Auckland College of Education

Schnell, Hayley. “Bending Over Backwards: A Flexible Library Service.” In Open, Flexible and Distance Learning: Challenges of the New Millennium: Collected Papers from the 14th Biennial Forum of the Open and Distance Learning Association of Australia. Geelong Victoria: Deakin University, 1999, 445-448.
The librarian at Auckland College of Education (ACE) provides a description of the College’s efforts at delivering flexible learning library services to its off-campus students. At the time of the article’s writing, a few problems with the with the program’s library services were indicated. For example, at times, there were some difficulties and delays in the provision of recommended course materials. In addition, the library did not yet offer the catalog and databases via Internet. The lack of self-directed tutorials meant student dependence upon the library staff to execute searches, locate needed information and make decisions about information, which impinged upon the library staff’s workload and conflicted with library ideals of fostering information literacy and independent learning. Additional problems arose when modules of the program were extended to additional local towns. Focus Groups were established to help implement some helpful changes. Professional librarians offered students valuable on-campus user education sessions. The library extended its Saturday hours and added additional staff for user education on Saturdays. M. Thomas.

Open Polytechnic of New Zealand

Mann, Sandra. “The Library of the Open Polytechnic of New Zealand.” In [Proceedings of the] ICDE Librarians’ Roundtable, 11-12 October, 1999, The Open University of Hong Kong. Hong Kong: Open University of Hong Kong, 1999, 43-45. ERIC ED 438 832. Also online. Available: http://www.ouhk.edu.hk/10th/roundtable/opnz.pdf (in pdf format)
As part of the ICDE Librarians’ Roundtable, the author provides a recent history of the Open Polytechnic of New Zealand’s Library. The Open Polytechnic is the only post-secondary institution in New Zealand to solely provide distance education courses. The Library has evolved alongside the institution since 1991, when the Open Polytechnic began to provide degree-level programs. Prior to this point, the Library was a very small unit providing support only to the teaching staff. As the Open Polytechnic’s programs have developed, the Library has increased in size, staffing, and service roles. It now provides students with document delivery, information literacy, and course support services. The paper ends with a look forward and includes some ways they are hoping to make the Library a valuable part of the Open Polytechnic’s services in the future. B. Reiten.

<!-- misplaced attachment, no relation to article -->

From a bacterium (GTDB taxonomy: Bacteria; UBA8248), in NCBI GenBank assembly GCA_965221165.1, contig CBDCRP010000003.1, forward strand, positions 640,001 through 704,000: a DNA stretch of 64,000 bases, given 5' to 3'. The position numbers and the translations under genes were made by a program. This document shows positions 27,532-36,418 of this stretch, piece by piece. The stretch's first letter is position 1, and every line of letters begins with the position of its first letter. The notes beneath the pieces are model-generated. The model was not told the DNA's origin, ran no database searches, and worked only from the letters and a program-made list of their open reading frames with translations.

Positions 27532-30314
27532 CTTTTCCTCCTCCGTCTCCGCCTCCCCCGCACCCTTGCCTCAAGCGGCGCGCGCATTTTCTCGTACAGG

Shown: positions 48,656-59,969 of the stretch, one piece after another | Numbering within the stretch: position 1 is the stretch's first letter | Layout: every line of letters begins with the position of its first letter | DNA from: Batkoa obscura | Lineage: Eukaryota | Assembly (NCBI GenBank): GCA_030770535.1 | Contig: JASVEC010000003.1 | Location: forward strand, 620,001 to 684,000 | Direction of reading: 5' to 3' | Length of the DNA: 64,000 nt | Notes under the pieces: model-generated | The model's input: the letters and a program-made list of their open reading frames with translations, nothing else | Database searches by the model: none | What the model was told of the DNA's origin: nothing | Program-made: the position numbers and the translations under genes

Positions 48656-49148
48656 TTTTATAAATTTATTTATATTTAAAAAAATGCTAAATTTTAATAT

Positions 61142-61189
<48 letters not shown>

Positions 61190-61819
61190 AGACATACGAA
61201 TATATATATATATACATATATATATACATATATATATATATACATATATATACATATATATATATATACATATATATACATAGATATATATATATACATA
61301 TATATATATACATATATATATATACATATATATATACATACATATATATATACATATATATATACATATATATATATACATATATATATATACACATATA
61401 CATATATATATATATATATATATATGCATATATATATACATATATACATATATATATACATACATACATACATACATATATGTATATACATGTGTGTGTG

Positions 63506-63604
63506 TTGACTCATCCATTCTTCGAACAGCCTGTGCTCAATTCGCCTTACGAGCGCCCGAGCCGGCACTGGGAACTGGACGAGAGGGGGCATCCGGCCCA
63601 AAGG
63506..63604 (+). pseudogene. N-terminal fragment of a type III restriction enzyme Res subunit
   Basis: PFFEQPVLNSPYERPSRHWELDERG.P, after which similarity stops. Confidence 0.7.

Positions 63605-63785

University of Waikato

Perrone, Vye Gower. “The Changing Role of Librarians and the Online Learning Environment.” Paper presented at “Distance Education: An Open Question?” an international conference sponsored by the University of South Australia in conjunction with the International Council for Open and Distance Education (ICDE) held at the University of South Australia, Adelaide, Australia, 11-13 September 2000. Online. Available: http://www.unisanet.unisa.edu.au/cccc/papers/refereed/paper34/Paper34-1.htm
In order to promote information literacy and provide library service, librarians at the University of Waikato in New Zealand served as Information Coaches for several different online classes. Information coaches reviewed research outlines, provided personal feedback to students, and monitored course discussions. With access to course readings, lectures, and discussion, librarians expanded their roles within a course and enhanced their ability to address information literacy skills. Factors that contributed to the success of the information coaches include specific research assignments for the students, participation in class discussions, including course instructors in communications, and developing a relationship with the course instructors. J. Brandt.